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Watch Out For That Octopus, They Throw Things With Skill


Unless you’re into scuba diving, you can ignore the warning. Even so, there is at least one species of Octopus who like to throw things. Considering they aren’t real high up the evolutionary ladder, the fact they have this behavior at all is a surprise. They hit their target often enough to show they mean it.

Throw shells at each other

Octopuses can be fascinating creatures to watch. Especially when they throw things. Researchers with Australia’s University of Sydney have been following some around and the films they bring back to the lab are inspiring thriller movie scripts. Washington Post envisions a scene where “a dark octopus rises from its lair on the ocean floor, sneaking up toward another octopus that lurks, barely visible, nearby among a blanket of shells and algae.

As Marlin Perkins meets Jacques Cousteau, “the second octopus shrinks away, while the first attacks by raising its arms and shooting a cloud of debris through the water toward it. Then, amid a swirl of gray silt, both retreat to their respective dens.

It turns out that “while octopuses have long been known to thrash around underwater, researchers now believe they have video evidence that shows the creatures can not only throw objects — an uncommon behavior in animals — but may also be capable of deliberately targeting each other.

The scientists aren’t sure if they do it “out of rage, perhaps to protect their eggs — or possibly because they are seeking the octopus equivalent of personal space.

The funny part is that they don’t use their tentacles to hurl shells at each other like Ninja throwing stars, they “throw” things by shooting over in a jet of water. That means a whole lot of mud and muck goes along with the solid projectile core. To another octopus, it can be intimidating.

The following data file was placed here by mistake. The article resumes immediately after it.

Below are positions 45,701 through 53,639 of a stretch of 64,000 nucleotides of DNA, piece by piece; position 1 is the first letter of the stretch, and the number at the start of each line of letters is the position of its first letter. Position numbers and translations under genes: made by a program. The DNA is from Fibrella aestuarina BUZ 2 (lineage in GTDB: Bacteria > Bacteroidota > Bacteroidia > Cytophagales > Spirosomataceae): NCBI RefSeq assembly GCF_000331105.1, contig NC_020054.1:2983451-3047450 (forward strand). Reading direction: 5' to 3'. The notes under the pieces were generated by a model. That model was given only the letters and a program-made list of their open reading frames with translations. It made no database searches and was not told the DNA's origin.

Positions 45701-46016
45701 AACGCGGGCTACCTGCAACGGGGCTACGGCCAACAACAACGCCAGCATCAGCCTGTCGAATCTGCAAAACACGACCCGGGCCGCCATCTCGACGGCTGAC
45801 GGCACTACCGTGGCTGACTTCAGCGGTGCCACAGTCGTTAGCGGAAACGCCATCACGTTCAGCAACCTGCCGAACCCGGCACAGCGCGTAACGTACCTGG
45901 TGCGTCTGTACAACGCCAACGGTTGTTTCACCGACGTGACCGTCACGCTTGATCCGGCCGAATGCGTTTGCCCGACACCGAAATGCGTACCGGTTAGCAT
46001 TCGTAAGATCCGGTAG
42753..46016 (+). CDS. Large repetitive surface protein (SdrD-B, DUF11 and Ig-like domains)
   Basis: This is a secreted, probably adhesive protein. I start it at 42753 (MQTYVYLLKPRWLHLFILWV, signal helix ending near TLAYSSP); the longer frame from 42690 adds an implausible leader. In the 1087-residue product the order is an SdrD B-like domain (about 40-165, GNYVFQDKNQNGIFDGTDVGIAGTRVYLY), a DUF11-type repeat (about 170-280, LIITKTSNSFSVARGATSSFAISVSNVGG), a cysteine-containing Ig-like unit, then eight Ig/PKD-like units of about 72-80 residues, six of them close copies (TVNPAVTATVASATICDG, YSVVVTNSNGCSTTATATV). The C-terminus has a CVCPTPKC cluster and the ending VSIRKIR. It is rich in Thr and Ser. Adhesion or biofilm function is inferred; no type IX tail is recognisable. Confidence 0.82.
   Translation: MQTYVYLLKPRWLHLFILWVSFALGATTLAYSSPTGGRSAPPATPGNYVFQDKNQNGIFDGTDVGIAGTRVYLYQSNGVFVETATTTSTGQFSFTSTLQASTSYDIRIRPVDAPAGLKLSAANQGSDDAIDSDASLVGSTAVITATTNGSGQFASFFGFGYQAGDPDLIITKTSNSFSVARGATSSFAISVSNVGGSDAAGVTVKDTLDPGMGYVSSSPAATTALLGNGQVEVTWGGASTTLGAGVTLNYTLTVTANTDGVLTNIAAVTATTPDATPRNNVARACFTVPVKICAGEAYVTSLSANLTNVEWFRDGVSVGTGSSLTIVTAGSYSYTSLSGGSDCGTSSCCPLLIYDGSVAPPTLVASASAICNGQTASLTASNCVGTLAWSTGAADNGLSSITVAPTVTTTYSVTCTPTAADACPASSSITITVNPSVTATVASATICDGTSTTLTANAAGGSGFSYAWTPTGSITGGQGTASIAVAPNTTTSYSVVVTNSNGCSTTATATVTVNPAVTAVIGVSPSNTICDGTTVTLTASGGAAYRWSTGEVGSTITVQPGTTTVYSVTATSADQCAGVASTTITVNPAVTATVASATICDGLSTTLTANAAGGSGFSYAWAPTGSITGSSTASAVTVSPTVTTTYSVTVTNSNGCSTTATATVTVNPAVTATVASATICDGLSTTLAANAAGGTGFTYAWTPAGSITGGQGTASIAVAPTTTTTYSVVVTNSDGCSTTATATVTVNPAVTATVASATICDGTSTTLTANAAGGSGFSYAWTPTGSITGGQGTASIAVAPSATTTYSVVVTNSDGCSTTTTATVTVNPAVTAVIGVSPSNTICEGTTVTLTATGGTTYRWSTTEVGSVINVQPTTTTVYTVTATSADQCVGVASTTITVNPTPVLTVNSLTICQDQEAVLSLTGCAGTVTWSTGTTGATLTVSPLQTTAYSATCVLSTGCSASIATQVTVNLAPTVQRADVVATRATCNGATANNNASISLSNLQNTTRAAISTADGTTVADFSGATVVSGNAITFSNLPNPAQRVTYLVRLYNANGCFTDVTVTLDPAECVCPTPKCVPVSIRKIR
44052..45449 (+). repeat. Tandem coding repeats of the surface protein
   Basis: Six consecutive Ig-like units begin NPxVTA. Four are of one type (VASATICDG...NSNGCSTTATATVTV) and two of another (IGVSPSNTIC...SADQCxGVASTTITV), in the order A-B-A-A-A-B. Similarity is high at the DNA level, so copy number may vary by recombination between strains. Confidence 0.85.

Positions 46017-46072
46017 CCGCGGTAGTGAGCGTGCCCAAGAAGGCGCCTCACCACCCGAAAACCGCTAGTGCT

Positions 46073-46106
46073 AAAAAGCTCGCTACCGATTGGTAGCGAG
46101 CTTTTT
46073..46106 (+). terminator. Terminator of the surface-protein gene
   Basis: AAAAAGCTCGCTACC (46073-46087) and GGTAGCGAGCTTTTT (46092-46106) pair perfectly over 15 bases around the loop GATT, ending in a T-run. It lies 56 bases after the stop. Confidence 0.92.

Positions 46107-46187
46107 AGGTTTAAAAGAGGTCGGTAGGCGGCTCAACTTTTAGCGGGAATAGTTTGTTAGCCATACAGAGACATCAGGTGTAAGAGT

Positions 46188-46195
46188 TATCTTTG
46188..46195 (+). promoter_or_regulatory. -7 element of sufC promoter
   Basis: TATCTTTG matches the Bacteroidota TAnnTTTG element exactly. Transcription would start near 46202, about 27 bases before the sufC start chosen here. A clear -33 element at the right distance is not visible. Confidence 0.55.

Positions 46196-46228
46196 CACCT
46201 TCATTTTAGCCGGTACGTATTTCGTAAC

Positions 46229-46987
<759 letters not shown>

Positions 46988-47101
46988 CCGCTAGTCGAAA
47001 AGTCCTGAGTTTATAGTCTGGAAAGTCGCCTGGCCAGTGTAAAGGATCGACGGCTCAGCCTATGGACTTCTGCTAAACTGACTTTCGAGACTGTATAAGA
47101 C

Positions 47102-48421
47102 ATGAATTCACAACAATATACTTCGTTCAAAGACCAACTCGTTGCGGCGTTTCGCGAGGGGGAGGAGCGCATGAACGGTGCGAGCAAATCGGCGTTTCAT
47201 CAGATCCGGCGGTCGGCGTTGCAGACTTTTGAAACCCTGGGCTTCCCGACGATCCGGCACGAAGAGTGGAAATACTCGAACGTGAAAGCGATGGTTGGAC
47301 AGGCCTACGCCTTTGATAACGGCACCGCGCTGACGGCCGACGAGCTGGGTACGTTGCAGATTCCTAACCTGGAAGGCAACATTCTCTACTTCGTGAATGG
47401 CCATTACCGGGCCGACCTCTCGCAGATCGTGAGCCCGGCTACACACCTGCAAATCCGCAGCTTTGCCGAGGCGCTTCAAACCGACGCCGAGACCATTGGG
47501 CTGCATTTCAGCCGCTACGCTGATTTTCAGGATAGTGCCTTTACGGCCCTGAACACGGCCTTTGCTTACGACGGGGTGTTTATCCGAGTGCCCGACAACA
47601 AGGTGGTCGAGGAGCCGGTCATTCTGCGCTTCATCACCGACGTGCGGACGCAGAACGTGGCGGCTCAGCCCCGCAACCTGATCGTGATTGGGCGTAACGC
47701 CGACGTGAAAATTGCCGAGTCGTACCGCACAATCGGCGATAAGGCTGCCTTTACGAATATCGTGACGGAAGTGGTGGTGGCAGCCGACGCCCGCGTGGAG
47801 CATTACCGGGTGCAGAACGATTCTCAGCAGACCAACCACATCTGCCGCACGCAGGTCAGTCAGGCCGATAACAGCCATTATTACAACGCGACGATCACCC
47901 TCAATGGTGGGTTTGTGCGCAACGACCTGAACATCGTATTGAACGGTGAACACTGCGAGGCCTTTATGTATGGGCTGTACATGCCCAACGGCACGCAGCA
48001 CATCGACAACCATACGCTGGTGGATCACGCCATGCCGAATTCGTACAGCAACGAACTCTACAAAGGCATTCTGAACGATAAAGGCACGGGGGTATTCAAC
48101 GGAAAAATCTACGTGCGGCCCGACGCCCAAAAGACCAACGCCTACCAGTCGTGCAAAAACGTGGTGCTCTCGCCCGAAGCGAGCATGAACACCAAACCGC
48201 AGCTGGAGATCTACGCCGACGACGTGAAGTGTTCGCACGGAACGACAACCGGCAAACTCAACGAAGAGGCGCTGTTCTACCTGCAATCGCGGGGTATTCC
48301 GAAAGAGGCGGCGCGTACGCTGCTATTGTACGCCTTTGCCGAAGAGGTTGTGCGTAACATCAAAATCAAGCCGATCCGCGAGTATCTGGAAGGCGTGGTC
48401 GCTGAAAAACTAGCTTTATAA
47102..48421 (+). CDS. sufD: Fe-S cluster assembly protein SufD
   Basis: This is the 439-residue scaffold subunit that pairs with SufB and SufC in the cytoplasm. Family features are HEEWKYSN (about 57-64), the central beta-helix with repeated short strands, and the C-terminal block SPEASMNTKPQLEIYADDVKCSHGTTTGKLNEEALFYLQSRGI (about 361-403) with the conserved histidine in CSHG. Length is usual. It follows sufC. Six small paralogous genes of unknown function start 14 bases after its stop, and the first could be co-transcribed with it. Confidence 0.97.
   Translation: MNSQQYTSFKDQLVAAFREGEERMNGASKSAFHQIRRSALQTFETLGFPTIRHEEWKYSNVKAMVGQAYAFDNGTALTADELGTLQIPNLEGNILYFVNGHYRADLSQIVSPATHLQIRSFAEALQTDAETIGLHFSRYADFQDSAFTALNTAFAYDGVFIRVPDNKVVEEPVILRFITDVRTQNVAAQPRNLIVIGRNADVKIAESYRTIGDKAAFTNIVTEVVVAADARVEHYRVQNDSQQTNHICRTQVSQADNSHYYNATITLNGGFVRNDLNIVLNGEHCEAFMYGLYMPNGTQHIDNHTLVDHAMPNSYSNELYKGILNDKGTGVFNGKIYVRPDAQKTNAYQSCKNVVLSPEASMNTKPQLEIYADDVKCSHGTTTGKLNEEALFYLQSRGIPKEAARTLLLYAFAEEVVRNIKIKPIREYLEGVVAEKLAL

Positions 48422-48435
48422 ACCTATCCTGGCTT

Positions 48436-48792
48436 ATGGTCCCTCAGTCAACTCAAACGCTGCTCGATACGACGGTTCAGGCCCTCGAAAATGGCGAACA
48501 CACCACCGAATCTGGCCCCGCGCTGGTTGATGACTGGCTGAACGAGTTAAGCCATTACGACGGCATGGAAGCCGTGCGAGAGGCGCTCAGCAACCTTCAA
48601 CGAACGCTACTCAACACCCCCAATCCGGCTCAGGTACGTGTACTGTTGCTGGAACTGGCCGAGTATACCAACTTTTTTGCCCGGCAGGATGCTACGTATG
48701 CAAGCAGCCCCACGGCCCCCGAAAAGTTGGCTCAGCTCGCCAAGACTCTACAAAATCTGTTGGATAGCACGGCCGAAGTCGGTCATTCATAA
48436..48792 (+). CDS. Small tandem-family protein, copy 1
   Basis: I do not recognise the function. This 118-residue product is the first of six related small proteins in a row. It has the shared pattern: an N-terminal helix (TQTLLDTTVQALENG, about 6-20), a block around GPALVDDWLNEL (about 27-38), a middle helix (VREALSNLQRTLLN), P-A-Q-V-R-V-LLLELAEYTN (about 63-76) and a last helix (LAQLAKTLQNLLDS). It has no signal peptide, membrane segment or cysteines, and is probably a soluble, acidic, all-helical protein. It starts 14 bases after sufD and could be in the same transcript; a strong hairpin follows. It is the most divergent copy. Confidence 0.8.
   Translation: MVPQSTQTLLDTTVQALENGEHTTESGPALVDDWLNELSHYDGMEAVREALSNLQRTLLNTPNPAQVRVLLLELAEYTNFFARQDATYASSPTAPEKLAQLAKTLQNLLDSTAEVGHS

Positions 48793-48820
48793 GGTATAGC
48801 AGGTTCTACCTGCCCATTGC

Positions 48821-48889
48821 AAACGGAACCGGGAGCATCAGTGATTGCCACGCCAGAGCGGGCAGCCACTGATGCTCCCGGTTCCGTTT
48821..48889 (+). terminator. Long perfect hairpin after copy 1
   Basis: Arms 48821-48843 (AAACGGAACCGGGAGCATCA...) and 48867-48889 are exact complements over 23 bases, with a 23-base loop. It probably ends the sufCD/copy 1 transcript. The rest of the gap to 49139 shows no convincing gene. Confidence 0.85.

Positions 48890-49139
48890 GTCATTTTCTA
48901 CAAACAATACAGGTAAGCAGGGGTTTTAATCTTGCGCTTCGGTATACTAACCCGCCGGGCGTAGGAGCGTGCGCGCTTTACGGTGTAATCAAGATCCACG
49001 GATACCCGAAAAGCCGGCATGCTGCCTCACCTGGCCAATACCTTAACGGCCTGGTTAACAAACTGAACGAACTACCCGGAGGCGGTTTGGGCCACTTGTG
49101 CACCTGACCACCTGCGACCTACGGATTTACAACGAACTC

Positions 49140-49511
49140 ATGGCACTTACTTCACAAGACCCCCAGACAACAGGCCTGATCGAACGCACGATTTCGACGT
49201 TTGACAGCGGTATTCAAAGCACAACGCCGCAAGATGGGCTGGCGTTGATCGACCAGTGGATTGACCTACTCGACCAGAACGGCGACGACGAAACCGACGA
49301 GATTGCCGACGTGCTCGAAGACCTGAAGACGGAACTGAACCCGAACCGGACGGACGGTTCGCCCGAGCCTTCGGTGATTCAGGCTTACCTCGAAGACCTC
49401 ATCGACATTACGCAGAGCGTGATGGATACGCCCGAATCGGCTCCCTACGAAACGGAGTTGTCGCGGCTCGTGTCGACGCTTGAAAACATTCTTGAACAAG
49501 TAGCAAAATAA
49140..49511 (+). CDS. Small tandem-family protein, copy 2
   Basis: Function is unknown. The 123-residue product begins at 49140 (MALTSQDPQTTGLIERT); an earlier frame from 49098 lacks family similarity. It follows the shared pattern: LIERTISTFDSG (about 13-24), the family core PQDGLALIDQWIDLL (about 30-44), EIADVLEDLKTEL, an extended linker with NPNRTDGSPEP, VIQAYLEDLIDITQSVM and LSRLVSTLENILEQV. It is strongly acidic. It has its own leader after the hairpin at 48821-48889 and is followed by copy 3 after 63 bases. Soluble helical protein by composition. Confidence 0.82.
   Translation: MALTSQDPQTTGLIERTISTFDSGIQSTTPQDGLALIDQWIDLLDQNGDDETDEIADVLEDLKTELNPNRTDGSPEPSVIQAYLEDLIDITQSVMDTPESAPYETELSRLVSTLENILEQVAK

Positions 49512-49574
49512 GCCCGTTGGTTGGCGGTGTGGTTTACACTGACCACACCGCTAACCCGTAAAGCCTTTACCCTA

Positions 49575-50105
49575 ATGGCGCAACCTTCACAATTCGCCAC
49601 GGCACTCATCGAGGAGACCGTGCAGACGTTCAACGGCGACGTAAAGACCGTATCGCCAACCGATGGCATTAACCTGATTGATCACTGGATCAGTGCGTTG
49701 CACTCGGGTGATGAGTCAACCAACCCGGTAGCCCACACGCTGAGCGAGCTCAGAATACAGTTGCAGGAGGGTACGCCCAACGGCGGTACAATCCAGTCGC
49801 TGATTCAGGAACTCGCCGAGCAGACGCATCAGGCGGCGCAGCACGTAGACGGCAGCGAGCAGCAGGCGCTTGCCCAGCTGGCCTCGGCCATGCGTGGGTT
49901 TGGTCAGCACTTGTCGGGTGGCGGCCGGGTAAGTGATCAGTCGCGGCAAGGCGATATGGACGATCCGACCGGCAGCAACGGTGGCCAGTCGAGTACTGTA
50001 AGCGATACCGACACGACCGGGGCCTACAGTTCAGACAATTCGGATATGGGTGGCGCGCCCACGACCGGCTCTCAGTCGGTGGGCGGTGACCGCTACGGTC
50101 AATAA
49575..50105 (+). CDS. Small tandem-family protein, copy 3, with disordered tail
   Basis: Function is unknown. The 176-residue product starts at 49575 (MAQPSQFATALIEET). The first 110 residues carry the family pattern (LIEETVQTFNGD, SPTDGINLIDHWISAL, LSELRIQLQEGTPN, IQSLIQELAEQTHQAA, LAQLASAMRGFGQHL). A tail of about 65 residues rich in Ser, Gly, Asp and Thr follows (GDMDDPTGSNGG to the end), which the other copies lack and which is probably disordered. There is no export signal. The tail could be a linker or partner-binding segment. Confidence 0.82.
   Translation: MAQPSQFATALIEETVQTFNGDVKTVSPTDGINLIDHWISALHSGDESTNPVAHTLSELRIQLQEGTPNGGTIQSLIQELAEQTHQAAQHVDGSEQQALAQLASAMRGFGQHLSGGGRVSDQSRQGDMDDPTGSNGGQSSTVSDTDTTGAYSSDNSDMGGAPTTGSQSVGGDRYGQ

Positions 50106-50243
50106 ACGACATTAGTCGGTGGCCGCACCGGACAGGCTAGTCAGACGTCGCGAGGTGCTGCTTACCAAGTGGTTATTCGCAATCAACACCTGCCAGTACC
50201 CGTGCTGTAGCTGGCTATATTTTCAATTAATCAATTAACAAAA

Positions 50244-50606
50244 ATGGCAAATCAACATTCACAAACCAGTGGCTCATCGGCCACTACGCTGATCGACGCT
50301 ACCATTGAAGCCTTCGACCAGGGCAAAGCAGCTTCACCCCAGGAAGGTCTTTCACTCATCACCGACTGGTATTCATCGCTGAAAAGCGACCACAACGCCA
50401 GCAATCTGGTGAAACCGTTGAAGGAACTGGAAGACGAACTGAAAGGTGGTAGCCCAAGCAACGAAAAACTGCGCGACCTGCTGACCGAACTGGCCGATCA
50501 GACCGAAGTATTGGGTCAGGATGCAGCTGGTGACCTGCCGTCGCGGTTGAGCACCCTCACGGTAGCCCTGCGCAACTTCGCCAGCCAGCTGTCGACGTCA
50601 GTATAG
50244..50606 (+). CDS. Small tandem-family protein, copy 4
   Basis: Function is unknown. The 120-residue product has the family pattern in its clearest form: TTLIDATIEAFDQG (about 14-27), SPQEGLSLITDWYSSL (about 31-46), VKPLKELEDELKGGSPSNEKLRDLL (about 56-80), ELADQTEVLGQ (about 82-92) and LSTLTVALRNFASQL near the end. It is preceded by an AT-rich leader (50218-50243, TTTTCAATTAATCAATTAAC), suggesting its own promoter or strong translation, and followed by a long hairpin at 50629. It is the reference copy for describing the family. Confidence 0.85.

After studying “more than 20 hours of footage from Jervis Bay, off the south coast of New South Wales, Australia, from 2015 and 2016,” the team identified “10 octopuses from the octopus tetricus species — also known as gloomy octopuses or the common Sydney octopus.


Published last week

The peer-reviewed PLoS One journal published their work in mid-November. The paper describes how one clip they analyzed shows a female octopus throw “17 objects in 60 minutes.” She hit another octopus 9 times out of that 17.

Another “single female threw material 10 times, with half of those attempts successfully hitting a male in an adjacent den who had been attempting to mate with her.” Men are all alike. Human females are often glad their dates don’t have eight arms.

They have a big clue that these octopuses throw things in self-defense because they made the mistake of setting up a camera too close. Even though the camera didn’t move at all, the nearest octopus threw debris at it six times, hitting it twice. “We can’t be sure, but we think some hits are probably intentional.


Others may just be lucky warning shots. “Octopuses hit during such throws ‘often altered‘ their behavior in response — many ‘octopuses in the line of fire ducked, raised arms in the direction of the thrower, or paused, halted or redirected their movements.

According to professor Peter Godfrey-Smith, “they found the wild octopuses used a ‘jet-propelled throw‘ to project material through the water — essentially, by releasing the debris from their arms while also creating a powerful jet from the siphon located under their arm web.

They don’t have all the answers but are convinced the critters are “mildly aggressive.” The “rare form of nonhuman projectile use” isn’t seen often outside of humans. “We doubt if it’s playful. I think a lot of it is probably about the octopus equivalent of ‘personal space.’

What do you think?

Written by Mark Megahan

Mark Megahan is a resident of Morristown, Arizona and aficionado of the finer things in life.

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